En EspaŅol

Q. Who is Mr. Smarty Plants?

A: There are those who suspect Wildflower Center volunteers are the culpable and capable culprits. Yet, others think staff members play some, albeit small, role. You can torture us with your plant questions, but we will never reveal the Green Guru's secret identity.

Help us grow by giving to the Plant Database Fund or by becoming a member

Did you know you can access the Native Plant Information Network with your web-enabled smartphone?

Share

Ask Mr. Smarty Plants

Ask Mr. Smarty Plants is a free service provided by the staff and volunteers at the Lady Bird Johnson Wildflower Center.

Search Smarty Plants
    
 
See a list of all Smarty Plants questions
Can't find the answer in our existing FAQs, submit a question to Mr. Smarty Plants.
Need help with plant identification, visit the plant identification page.
 
rate this answer
4 ratings

Tuesday - October 06, 2009

From: Austin, TX
Region: Southwest
Topic: Diseases and Disorders
Title: What is the sticky stuff coming out of the trees in Austin?
Answered by: Barbara Medford

QUESTION:

Hello - I live in Austin TX, and in the past half month or so, have been noticing much sticky, sweet sap being exuded from trees. In a normal year I only notice the crepe myrtles doing this, but this year we've seen copious sap dripping from our pecans, and also elms and mulberries around town. Car windshield are getting quite sticky! Is it an aphid or other insect? A friend thinks it may be the tree itself but I suspect that a tree would be unlikely to toss out such a resource, and especially across such a breadth of different species. Thanks for any help.

ANSWER:

There has been a lot of conversation about this problem this year, and it is most likely the result of aphids. There are a few other insects that can cause similar problems, but you are right, those trees are not likely to be squirting liquid. We don't know if the very extreme heat and drought has caused this, with the opportunistic insects attacking weakened trees, or if the insects are having an extremely good year. Ordinarily, when there is disease actually present in the trees themselves, you will see exudations from the bark, or signs of rot around the base, or leaves and branches dying.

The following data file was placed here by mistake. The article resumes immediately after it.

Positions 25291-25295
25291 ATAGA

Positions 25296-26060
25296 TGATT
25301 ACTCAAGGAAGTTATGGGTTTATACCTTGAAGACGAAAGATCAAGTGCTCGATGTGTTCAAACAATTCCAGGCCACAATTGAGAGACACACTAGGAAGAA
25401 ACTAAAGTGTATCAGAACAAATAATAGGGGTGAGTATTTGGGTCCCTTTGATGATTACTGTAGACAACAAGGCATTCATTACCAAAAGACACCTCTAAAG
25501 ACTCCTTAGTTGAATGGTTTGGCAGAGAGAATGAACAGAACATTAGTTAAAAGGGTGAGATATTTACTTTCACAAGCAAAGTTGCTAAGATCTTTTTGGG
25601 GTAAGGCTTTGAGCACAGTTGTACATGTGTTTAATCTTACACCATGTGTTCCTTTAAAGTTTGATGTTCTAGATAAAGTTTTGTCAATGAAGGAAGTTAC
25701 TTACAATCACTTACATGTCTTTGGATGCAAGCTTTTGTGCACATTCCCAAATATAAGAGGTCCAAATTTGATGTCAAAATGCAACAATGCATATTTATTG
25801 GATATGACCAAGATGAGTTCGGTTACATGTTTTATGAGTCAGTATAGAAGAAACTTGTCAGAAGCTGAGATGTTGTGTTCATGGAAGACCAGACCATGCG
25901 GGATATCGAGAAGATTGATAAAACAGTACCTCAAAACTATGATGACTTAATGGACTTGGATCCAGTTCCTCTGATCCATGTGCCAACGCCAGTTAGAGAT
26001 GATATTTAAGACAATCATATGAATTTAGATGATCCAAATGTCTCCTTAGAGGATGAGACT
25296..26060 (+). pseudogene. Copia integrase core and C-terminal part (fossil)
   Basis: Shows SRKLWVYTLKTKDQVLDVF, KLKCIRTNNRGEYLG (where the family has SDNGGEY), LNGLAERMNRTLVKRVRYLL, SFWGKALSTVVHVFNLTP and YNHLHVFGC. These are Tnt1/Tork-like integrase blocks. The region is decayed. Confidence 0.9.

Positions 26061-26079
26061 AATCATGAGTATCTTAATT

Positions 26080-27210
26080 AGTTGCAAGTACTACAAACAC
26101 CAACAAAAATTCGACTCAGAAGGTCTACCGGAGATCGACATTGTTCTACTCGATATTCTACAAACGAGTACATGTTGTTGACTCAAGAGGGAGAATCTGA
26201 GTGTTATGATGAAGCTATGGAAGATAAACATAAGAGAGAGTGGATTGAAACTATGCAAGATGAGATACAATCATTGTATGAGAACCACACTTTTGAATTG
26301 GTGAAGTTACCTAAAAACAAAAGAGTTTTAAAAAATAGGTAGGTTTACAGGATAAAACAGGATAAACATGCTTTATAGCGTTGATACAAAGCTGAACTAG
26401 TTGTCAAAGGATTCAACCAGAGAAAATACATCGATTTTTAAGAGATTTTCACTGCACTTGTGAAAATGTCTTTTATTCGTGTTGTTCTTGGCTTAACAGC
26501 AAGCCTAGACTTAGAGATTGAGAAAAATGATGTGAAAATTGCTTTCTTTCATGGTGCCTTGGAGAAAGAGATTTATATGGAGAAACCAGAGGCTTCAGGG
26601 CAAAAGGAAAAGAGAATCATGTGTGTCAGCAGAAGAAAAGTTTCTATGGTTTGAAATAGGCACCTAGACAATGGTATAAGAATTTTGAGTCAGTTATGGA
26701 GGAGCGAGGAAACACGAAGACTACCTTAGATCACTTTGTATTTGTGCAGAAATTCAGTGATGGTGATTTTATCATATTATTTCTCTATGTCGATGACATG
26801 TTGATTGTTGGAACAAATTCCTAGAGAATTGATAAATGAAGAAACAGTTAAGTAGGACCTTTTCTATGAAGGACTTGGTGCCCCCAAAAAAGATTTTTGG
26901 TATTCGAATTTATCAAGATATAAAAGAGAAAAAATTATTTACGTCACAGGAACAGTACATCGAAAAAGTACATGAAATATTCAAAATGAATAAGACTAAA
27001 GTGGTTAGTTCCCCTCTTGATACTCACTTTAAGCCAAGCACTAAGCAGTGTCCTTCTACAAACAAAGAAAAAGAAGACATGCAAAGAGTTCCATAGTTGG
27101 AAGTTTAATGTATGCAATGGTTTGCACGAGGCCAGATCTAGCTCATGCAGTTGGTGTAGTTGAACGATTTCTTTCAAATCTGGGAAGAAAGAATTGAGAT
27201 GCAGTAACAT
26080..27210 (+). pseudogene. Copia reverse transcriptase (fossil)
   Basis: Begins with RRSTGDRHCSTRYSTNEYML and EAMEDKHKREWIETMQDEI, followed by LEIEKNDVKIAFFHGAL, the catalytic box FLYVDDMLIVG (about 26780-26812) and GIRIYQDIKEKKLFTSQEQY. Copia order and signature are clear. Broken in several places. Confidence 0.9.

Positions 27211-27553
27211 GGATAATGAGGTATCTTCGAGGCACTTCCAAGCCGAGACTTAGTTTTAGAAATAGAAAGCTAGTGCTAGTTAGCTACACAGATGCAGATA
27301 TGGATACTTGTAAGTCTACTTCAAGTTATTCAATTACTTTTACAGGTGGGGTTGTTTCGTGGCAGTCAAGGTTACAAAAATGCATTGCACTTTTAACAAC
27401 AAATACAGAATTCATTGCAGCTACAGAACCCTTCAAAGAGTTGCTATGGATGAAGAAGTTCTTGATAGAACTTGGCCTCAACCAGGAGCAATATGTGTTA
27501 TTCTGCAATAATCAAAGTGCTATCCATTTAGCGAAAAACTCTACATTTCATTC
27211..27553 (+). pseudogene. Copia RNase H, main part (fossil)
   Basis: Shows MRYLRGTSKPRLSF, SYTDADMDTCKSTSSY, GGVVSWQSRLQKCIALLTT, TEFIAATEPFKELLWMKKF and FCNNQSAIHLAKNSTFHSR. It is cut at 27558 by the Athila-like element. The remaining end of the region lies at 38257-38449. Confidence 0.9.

There are several insects that can create the honeydew, that is, excretions from the insects that can cause this sticky rain. The honeydew, in turn, can be infected with a sooty mold, which is not particularly dangerous to the plant, but is unsightly and, if it gets too plentiful, can actually shade the leaves from needed sunlight. In this area, the most likely candidates for mess-making bugs are aphids, whiteflies, mealybugs and soft scale. We found a website that pretty well covers it all in terms of what can be done about these problems from the University of California Integrated Pest Management on Sooty Mold. Generally, the solutions are pretty low-tech: (1) ignore it, the leaves will be off the trees soon anyway, (2) give it a good spray of water and (3) try a good spray of soapy water. 

We'd like to say there was a permanent cure, but there isn't. They will all be back next year. Just hope we start getting enough rain to wash the little monsters off the trees without our having to use our precious water rations.

 

More Diseases and Disorders Questions

Sooty mold on Sophora secundiflora in San Marcos, TX.
September 23, 2010 - Dear Mr. SP, We have a Sophora secundiflora that is suffering with very black mold or fungus on most of its leaves. Last year, I washed it leaf-by-leaf with soapy water but it's getting too big t...
view the full question and answer

Problem with Prosopis glandulosa (Honey mesquite)
February 27, 2014 - One of our mature Honey Mesquite trees is losing thumb sized branches high up in the canopy because something is stripping the bark. The branches are completely white for 8-12 inches. Of course the ...
view the full question and answer

Live oak bark splitting in Katy TX
October 03, 2011 - We have a 7 yr old live oak that looks like its bark is splitting open in branches and top leaves look wilted. If that sounds like oak wilt, do we need to have the tree removed? We live in a subdivisi...
view the full question and answer

Reason for die-back of native Mahonia repens
April 01, 2008 - I have several mahonia repens plants planted on my property. This is the third spring for them and I have noticed that they look like they might be dying out. The leaves have turned brown and are cu...
view the full question and answer

Plants resistant to Verticillium wilt in Norco CA
September 24, 2009 - I'm looking for small trees, flowering shrubs & vines that are resistant to verticillium wilt. Fragrance would be a plus. Thank you so much!
view the full question and answer

Smarty Plants's Facebook profile Support the Wildflower Center by Donating Online or Becoming a Member today.

Mr. Smarty Plants wants you to be his Facebook friend. Click the Facebook icon to add yourself to Mr. Smarty Plants list of friends.
E-NEWSLETTER | BECOME A MEMBER | DONATE NOW | MEDIA | SITEMAP
© 2014 Lady Bird Johnson Wildflower Center